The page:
The McLean Mill National Historic Site is a former sawmill and logging operation located on 13 hectares of forested land in the Alberni Valley of Vancouver Island B.C. This formal recognition consists of some 35 structures and the land surrounding them. Built resources include an operational steam sawmill, and ancillary structures including a wide variety of wooden garages, storage structures and outbuildings, a cluster of wooden residences and administrative buildings, and a rail line. Landscape features include outdoor areas for processing and storage of lumber and a mill pond.
McLean Mill was designated a national historic site of Canada in 1989 to commemorate its collection of extant resources related to logging, sawmilling, transportation and labour, and, its close association to significant aspects of the forest industry.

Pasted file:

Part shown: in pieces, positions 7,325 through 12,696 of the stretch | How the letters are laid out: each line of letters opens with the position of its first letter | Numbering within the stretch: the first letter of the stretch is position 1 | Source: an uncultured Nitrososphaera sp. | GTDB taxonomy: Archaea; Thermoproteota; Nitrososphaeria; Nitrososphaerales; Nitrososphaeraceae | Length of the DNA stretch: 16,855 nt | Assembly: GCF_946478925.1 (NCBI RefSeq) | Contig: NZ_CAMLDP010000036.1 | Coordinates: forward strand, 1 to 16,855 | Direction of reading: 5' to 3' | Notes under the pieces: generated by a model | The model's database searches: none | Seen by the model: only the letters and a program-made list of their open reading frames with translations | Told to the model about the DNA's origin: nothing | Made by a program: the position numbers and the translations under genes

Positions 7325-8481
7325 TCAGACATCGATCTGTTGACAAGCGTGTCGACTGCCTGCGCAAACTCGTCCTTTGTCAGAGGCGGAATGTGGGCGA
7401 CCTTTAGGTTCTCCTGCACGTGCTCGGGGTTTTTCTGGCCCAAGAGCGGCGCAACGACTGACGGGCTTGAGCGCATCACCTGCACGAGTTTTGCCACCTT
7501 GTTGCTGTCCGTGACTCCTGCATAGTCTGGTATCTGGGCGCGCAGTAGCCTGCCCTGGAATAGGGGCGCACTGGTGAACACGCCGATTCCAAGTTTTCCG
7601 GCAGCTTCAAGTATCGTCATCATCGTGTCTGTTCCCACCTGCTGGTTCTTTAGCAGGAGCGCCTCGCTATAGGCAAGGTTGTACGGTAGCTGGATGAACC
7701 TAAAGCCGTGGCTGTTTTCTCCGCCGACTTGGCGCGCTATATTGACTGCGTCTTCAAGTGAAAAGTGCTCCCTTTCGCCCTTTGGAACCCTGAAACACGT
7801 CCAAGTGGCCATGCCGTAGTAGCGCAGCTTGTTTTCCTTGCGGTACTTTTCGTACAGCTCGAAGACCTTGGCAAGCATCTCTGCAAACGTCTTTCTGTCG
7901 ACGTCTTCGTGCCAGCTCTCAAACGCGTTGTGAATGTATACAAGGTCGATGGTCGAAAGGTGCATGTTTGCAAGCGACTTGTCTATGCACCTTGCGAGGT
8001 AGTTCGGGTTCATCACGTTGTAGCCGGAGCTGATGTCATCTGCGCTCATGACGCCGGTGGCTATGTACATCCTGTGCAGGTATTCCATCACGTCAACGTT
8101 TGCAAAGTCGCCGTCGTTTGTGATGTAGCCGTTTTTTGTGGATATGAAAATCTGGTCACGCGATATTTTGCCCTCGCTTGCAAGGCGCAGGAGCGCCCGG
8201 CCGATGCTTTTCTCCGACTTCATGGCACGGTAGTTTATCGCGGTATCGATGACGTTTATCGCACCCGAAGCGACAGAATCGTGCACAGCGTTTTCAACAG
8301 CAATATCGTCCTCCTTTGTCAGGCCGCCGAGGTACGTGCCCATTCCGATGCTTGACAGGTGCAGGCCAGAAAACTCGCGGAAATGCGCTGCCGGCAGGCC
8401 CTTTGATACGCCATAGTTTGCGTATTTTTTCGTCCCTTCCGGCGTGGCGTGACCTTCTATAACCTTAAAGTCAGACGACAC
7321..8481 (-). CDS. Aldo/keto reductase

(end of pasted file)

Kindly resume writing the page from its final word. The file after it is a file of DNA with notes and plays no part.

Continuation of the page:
McLean Mill is a rare, surviving example of an early-to-mid 20th century logging and lumber operation in British Columbia. Established by Robert Bartlett McLean, his wife Cora and their three sons, it continued as a family-run operation until 1965. Built resources at the site were constructed of local materials by the McLean family and their workers. The delicate creation of zones of activity is still painly visible.
The site includes a steam-powered sawmill and original machinery representative of the range of activities undertaken in the forest industry. Built resources and machinery span 40 years of mill operation and their evolution over that period. The site also includes transportation facilities for the steam powered locomotive.